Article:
“RENAMED PARTY LEADER, BARKLEY TURNS TO FDR WITH APPEAL FOR UNITY.” Senator Alben W. Barkley, having led Congress in a historic tax revolt against the White House, turned to President Roosevelt Thursday night with a plea that the episode become the starting point for closer units in the National Government.

“DAY AND NIGHT RAIDS REVIVE LONDON BLITZ.”

 

February 28, 1944: 

Yesterday I got over two hours solo flying time. I’m doing loops and spins but am looking forward to being taught some precision acrobatics, or stunt flying, as is the civilian term for it. Today (Monday) I did my first slow roll with my instructor. I went nose down to pick up speed for a roll to the left, increasing bank to the left, gradually. Then I applied the top right rudder on the vertical position to hold the nose up; gradually easing off the rudder as the plane is becoming inverted. I continued exerting the left pressure on the stick to keep the plane rolling, and kept holding nose up with forward stick. 

 

The airplane is now inverted halfway through a slow roll, with stick being left forward and rudder pedal neutral. But, suddenly, at the top of the roll (inverted) I’m in a cloud of dirt from the floor board, and thinking I was falling out of the plane because my head was outside of the windscreen getting the full blast of air from the propeller. Quickly, and in full panic, I grabbed the stick with both hands while flailing with both feet trying to reach the rudder pedals. In what seemed an eternity, we were level and I was below the windscreen in the normal cockpit position. My instructor calmly said, “Make sure your seat adjustment screw is tight, and we’ll roll this plane again.” I tightened that seat setting position knob so tight that it probably took the next cadet a wrench to re-adjust the seat height. The only damage was to my shorts! And we did several more slow rolls and snap rolls to finish the instruction.

 

The Pine Bluff Commercial, in Pine Bluff, Arkansas, on Wednesday, March 1, 1944, announced: “GERMANS USE NEW WEAPON IN ITALY.” Allied Headquarters disclosed the Germans had used new radio controlled tanks, bearing 1,000 pound charges and designed to blow up within Allied lines in their second major offensive against the beachhead, but that Allied artillery had exploded 14 of them before they reached the Anzio beachhead Allied lines. This harmed the Nazi positions instead.

 

Other news headlines from that day’s paper: “MACARTHUR GOES ASHORE ON LOS NEGROS ISLAND.” American troops of the 6th Army have pushed far into Japan’s South Pacific defenses with a bold landing on the Admiralty Islands under the personal supervision of General Douglas MacArthur.

 

“GRIDER SCHOOL CADET KILLED, INSTRUCTOR HURT.” A 21-year-old aviation cadet was instantly killed about 2:45 o’clock yesterday afternoon and his 31-year-old instructor was seriously injured when their training plane crashed on the G.D. Long plantation about nine miles southeast of Pine Bluff. They were on a routine training flight.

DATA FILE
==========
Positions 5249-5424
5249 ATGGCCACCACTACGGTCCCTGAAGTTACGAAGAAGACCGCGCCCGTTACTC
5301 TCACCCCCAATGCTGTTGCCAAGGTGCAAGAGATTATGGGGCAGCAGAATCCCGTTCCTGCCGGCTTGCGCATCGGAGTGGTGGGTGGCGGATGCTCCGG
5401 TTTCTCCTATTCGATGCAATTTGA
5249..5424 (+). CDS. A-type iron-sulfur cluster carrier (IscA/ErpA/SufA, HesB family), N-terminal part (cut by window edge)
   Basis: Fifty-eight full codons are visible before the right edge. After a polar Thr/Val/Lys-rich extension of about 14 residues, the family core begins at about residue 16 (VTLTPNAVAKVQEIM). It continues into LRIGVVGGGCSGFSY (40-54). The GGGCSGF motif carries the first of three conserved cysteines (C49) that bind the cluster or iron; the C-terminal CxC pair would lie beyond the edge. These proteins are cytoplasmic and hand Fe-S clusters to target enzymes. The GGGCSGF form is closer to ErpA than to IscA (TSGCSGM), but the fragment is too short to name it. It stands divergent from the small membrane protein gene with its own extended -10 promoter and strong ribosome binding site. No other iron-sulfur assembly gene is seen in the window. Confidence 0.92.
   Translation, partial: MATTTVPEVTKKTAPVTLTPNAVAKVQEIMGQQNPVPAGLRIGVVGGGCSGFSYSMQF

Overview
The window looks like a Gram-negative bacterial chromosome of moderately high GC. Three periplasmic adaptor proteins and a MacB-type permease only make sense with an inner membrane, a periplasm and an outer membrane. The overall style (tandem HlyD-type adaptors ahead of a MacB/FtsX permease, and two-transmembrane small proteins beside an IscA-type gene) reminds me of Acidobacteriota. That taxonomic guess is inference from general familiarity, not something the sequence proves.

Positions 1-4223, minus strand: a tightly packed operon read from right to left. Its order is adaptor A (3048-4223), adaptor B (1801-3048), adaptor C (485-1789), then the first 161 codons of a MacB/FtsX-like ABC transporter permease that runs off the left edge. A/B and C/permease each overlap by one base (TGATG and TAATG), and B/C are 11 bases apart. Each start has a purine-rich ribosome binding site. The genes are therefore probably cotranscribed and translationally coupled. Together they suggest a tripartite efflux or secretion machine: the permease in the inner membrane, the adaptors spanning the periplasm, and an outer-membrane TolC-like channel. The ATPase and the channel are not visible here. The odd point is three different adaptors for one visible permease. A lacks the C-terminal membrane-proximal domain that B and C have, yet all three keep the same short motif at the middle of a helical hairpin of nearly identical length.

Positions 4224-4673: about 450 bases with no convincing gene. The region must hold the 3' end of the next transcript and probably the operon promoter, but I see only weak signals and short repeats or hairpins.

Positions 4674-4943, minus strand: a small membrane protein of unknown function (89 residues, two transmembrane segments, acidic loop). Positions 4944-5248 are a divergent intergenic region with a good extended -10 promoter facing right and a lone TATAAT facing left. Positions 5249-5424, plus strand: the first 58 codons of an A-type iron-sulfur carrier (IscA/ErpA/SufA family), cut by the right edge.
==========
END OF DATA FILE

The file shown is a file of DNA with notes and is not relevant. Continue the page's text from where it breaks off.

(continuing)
March 1, 1944: 

Yesterday (Tuesday afternoon, Feb. 29, Leap Day), I knew it was about time for my military check pilot ride and it happened. The 2nd lieutenant Army check pilot appeared to look bored and didn’t say much to me other than telling me what he wanted me to do. I must have done OK, because after I parked the plane and we got out, he said, “Good luck to you as you train to be an Army pilot.”

 

Later, I flew solo, working on smoothing out several procedures as he suggested. Upon returning to the stage house for the usual hangar flying, everyone had a somber facial expression and that is when I found out about the fatal air crash. One of the guys said, “At least they didn’t burn up.” We all seem to have hidden worries of burning up in an air crash, as we have read about. I’m glad I do not know the cadet who died. Silence at the evening mess! There was not the happy, boisterous breakfast conversations this morning like we’ve been having, either. It was written up in today’s newspaper. Four cadets accompanied the body home to Massachusetts. This is our first fatal crash for 44-G.

 

Letter home:

March 2, 1944

Dear Mother and Dad,

We may be having an early spring in Arkansas, as some early flowers are blossoming. Sure would like to see your flowers. South Georgia’s springtime comes earlier than here.

 

Latrine rumor says we’ll be shipping out to a basic flying school in two weeks or less. We’ve lost through “washing out” around 10 percent of us cadets who arrived in January. Some were afraid of flying, or lost the desire, or just didn’t have the ability. Your son is thankful and lucky that he’s going to move up to the next phase of flight training. Previous classes have gone to the Basic Flying School at Independence, Kansas. Last week several BT-14s from there flew in and we all looked them over. They are larger planes than we’re flying here. Others have made it OK and I can, too.

 

I have flown my required cross-country triangle of three Arkansas towns by navigating with aerial maps. Today (Thursday) there was a thunderstorm that delayed me getting back to Grider but everything is alright. Tell my sister hello.

Your loving son,  Wayne

 

* * * * *

 

To see the previous entry in this series, read here.

https://www.chattanoogan.com/2019/8/20/394817/Wayne-Shearers-World-War-II-Memoir.aspx

 

* * * * *

 

Dr. Shearer can be contacted at docshearer@epbfi.com.

World War II promotional photo of pilot receiving training instructions
World War II promotional photo of pilot receiving training instructions